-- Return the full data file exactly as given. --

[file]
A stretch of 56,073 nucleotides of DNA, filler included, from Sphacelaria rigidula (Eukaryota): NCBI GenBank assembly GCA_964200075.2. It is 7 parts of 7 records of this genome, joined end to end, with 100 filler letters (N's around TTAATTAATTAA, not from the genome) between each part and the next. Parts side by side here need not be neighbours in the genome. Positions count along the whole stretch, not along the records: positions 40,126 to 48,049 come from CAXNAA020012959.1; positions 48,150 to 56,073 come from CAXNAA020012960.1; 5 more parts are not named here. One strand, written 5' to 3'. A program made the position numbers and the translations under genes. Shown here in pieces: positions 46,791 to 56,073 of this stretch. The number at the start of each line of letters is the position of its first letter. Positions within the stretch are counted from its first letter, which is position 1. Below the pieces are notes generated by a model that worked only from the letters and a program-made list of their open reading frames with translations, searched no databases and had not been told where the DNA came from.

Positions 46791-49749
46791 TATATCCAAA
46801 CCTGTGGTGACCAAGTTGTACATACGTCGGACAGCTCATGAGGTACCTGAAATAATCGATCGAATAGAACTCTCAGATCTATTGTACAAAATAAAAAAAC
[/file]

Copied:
A stretch of 56,073 nucleotides of DNA, filler included, from Sphacelaria rigidula (Eukaryota): NCBI GenBank assembly GCA_964200075.2. It is 7 parts of 7 records of this genome, joined end to end, with 100 filler letters (N's around TTAATTAATTAA, not from the genome) between each part and the next. Parts side by side here need not be neighbours in the genome. Positions count along the whole stretch, not along the records: positions 40,126 to 48,049 come from CAXNAA020012959.1; positions 48,150 to 56,073 come from CAXNAA020012960.1; 5 more parts are not named here. One strand, written 5' to 3'. A program made the position numbers and the translations under genes. Shown here in pieces: positions 46,791 to 56,073 of this stretch. The number at the start of each line of letters is the position of its first letter. Positions within the stretch are counted from its first letter, which is position 1. Below the pieces are notes generated by a model that worked only from the letters and a program-made list of their open reading frames with translations, searched no databases and had not been told where the DNA came from.

Positions 46791-49749
46791 TATATCCAAA
46801 CCTGTGGTGACCAAGTTGTACATACGTCGGACAGCTCATGAGGTACCTGAAATAATCGATCGAATAGAACTCTCAGATCTATTGTACAAAATAAAAAAAC